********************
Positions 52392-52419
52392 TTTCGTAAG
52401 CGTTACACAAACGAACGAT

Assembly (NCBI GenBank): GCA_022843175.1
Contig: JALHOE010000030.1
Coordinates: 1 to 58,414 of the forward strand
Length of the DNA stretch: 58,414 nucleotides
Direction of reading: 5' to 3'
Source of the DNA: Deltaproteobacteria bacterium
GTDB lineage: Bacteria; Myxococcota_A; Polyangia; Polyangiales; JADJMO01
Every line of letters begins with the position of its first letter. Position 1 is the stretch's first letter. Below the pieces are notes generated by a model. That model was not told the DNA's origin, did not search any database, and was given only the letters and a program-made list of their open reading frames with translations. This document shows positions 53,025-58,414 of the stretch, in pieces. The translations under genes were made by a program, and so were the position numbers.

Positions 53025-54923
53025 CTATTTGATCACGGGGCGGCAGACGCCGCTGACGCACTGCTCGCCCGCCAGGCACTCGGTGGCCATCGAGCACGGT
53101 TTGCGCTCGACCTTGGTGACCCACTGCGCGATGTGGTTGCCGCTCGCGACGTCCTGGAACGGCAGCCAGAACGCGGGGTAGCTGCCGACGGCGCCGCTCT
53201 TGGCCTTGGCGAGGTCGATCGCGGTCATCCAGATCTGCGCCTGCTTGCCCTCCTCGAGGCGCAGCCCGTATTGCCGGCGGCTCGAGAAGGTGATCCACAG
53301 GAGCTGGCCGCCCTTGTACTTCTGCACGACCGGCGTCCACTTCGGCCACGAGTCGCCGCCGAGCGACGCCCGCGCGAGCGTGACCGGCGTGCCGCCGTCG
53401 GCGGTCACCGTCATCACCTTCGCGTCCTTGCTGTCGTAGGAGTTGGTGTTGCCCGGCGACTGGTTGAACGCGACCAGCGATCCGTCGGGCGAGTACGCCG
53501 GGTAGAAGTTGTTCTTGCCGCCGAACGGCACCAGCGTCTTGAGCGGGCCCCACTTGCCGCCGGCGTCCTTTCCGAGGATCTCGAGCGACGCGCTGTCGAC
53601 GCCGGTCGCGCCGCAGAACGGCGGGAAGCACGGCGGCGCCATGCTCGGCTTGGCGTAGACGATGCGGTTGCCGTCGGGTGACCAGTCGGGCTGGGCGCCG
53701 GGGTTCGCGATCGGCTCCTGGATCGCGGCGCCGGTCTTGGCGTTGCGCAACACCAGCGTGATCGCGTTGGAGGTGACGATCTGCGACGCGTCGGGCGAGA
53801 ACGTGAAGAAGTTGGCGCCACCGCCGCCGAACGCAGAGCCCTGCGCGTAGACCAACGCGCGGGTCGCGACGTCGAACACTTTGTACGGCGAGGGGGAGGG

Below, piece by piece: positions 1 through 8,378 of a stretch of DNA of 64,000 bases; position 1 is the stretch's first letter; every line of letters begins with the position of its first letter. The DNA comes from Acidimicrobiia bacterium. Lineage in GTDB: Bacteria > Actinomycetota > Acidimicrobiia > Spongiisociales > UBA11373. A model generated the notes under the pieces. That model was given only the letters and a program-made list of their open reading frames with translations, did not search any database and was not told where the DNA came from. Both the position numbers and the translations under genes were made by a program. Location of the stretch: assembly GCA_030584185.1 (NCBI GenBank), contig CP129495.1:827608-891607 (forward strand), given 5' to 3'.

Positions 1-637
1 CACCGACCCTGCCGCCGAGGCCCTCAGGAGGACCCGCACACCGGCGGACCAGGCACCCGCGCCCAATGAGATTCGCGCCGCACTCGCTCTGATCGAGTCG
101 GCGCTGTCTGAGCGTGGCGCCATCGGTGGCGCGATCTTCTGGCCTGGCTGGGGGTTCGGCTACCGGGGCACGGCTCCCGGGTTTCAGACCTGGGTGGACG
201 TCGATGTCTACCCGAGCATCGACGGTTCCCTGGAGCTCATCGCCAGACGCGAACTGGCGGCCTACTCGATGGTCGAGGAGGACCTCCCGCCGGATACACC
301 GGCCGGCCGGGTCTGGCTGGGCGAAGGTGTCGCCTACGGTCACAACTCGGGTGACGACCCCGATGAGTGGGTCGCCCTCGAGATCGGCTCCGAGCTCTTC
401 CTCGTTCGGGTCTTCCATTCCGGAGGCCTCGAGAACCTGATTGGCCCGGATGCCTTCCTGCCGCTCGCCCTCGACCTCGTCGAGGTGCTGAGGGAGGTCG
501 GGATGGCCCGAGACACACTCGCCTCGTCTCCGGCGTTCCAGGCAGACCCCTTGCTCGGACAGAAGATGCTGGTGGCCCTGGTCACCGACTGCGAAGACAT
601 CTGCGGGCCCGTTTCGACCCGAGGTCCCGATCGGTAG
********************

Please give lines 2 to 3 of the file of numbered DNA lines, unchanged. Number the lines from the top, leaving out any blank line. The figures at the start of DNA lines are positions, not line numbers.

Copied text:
52392 TTTCGTAAG
52401 CGTTACACAAACGAACGAT